The environmental medicine discipline aims to prevent the occurrence of environmental complaints and diseases in people. The cause of suffering is not always the same. Diagnosis and treatment often require cross-disciplinary cooperation and experience. read more
This approach seeks to shed light on the extent to which human beings are affected by environmental contaminants. These experts investigate the health risks entailed by exposure to such contaminants by collaboratively sifting through and evaluating data from the fields of human biomonitoring, environmental medicine, toxicology, and microbiology. A prime example of this interdisciplinary approach are the health issues that arise when people spend time indoors (indoor air quality). Another key issue is the impact of noise on human health. The UBA also works on the following ...
... Development and standardization of assay methodologies for chemical and microbiological contaminants in waterbodies and indoor air, and the related issue of quality assurance.
... Gathering data on and assessing human exposure to chemical, physical and microbiological environmental contaminants.
... Environmental hygiene issues, which are crucially important in built-up areas.
... Health related environmental monitoring through our Kinder-Umwelt-Survey (“Children and the environment survey”) and the human specimen bank
... Bathing water hygiene, including elaboration of a national bathing water report for the EU.
... The health aspects of EU directives concerning air and bathing water quality.
... Guidelines for indoor air quality, together with a health oriented assessment of construction-product emissions.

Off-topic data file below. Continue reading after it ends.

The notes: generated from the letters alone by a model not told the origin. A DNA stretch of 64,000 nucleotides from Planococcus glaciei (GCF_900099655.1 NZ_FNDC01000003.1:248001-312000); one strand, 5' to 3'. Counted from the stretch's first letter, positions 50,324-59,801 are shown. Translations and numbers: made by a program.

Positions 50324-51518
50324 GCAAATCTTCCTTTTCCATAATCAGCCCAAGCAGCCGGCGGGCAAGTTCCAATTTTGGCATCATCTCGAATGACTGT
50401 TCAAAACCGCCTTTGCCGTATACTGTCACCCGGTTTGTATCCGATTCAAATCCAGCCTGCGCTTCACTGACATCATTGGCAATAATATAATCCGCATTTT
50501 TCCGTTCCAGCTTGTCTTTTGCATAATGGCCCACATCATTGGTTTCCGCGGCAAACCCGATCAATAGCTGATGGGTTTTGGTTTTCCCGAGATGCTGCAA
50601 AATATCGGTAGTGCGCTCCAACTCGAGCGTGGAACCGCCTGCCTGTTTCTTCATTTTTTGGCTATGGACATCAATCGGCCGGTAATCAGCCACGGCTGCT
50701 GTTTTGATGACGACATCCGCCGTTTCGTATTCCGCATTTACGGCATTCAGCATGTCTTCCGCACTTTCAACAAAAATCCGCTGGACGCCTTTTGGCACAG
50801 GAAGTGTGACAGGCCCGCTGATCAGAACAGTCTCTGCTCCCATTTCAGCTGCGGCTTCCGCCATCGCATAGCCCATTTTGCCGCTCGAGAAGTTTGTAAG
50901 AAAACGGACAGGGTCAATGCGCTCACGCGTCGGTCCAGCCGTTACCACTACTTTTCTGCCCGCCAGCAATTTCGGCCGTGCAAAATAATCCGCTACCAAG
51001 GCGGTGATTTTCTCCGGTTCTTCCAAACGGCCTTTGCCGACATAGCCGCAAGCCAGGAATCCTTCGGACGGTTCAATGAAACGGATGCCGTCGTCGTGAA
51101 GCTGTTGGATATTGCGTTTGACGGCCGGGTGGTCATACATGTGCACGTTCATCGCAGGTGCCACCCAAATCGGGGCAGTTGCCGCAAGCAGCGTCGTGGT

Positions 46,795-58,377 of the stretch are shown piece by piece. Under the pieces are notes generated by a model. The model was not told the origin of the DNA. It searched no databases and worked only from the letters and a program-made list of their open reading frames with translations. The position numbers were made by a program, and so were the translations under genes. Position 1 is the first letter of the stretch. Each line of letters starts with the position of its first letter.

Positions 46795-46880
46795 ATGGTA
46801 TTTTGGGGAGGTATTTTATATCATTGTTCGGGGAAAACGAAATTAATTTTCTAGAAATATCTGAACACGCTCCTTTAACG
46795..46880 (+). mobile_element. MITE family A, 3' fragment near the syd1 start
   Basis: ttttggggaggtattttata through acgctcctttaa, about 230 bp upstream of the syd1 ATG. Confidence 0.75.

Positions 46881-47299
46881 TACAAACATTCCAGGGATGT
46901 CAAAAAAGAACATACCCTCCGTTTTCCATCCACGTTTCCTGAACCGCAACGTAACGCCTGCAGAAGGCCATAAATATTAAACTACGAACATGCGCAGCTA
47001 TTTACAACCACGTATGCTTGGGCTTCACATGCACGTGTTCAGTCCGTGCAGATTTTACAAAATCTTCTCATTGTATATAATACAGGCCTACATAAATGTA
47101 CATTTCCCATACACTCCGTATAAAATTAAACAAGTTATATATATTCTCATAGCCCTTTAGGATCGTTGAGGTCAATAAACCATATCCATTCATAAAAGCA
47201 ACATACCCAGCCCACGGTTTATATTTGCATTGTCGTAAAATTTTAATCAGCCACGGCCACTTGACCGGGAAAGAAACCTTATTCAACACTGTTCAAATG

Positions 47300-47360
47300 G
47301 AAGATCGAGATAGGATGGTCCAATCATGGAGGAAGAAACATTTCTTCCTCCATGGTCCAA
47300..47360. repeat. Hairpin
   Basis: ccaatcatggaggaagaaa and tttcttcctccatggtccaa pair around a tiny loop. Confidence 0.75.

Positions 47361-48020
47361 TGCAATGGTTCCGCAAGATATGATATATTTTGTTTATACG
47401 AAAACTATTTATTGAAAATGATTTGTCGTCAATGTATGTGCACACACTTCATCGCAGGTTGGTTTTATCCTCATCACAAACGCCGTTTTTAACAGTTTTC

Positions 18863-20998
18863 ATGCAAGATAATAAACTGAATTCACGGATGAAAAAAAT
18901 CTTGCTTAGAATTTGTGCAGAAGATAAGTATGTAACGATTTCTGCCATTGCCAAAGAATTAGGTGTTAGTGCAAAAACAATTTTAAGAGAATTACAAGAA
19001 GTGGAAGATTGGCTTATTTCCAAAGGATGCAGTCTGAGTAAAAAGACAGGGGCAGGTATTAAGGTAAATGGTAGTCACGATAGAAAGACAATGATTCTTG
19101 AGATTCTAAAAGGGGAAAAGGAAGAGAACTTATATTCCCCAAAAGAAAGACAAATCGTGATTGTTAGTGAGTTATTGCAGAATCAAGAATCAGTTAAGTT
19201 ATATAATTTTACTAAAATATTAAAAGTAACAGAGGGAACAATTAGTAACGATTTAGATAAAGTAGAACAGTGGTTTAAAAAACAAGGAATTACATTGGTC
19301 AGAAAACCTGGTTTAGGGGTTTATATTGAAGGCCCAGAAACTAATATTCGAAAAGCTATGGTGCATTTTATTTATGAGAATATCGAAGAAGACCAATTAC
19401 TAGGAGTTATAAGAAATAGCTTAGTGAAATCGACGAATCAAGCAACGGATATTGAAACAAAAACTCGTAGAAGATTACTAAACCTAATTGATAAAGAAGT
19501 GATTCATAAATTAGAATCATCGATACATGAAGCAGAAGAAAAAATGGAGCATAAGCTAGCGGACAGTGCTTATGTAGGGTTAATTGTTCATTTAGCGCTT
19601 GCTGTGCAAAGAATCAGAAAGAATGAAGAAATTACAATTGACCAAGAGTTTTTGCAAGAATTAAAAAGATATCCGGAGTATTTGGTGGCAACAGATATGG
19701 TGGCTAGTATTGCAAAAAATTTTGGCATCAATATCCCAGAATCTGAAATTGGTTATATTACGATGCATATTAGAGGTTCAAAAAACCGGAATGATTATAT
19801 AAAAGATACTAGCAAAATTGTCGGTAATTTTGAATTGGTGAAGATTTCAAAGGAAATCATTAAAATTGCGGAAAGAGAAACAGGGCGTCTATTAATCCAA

... International cooperative efforts such as the work of the WHO Collaborating Center for Air Quality Management and Air Pollution Control concerning outdoor and indoor air quality in Europe.
The outcomes of our work find their way into environmental hygiene practice and are constantly used as a basis for the elaboration of various standards and regulations in Germany and elsewhere. The UBA is also actively involved in the Aktionsprogramm Umwelt und Gesundheit (APUG; Environmental and Health Action Program), which is being conducted by the Federal Ministry for the Environment and the Federal Ministry of Health.
Under the auspices of the Austrian Presidency of the Council of the European Union, the Austrian organisations involved in the HBM4EU initiative together with the European Commission organise a conference with the title ‘Human Biomonitoring in Europe –science and policy for healthy citizens’ on September 28th 2018 in Vienna. High-level stakeholders and policy makers are invited. read more
Volatile organic compounds are partly of natural origin, partly contained in articles of daily use, and can constantly reach our nose and skin. What health effects can VOCs have? How can unwanted exposure be reduced? read more
Statistics for 2014 indicate roughly 6,000 premature deaths due to cardiovascular diseases which are linked to background concentrations of NO2 read more
EU to retrospectively assess medicines - Internet portal launched for veterinary medical products for farmers and veterinarians read more
Mould infestation is one of the most frequent problems in indoor space. If it is not cleaned up it can trigger or worsen respiratory diseases such as asthma or cause allergic reaction. The re-edited and updated mould manual (in German) from the German Environment Agency (UBA) shows how to deal with mould in the home, including its prevention, detection and clean-up. read more
Nanotechnology deals with the production and application of processes and nanomaterials composed of structurally definable particles on a scale of 100 nanometres (1 nm = 10-9 m) or less in at least one dimension; in other words, more than 1,000 times smaller in diameter than a human hair. At this scale physical and chemical properties of materials change, and this change can be applied in a variet... read more
People in developed countries spend the majority of their lives indoors, on average about two thirds in their home. However, the quality of indoor air is not always beneficial to human health. read more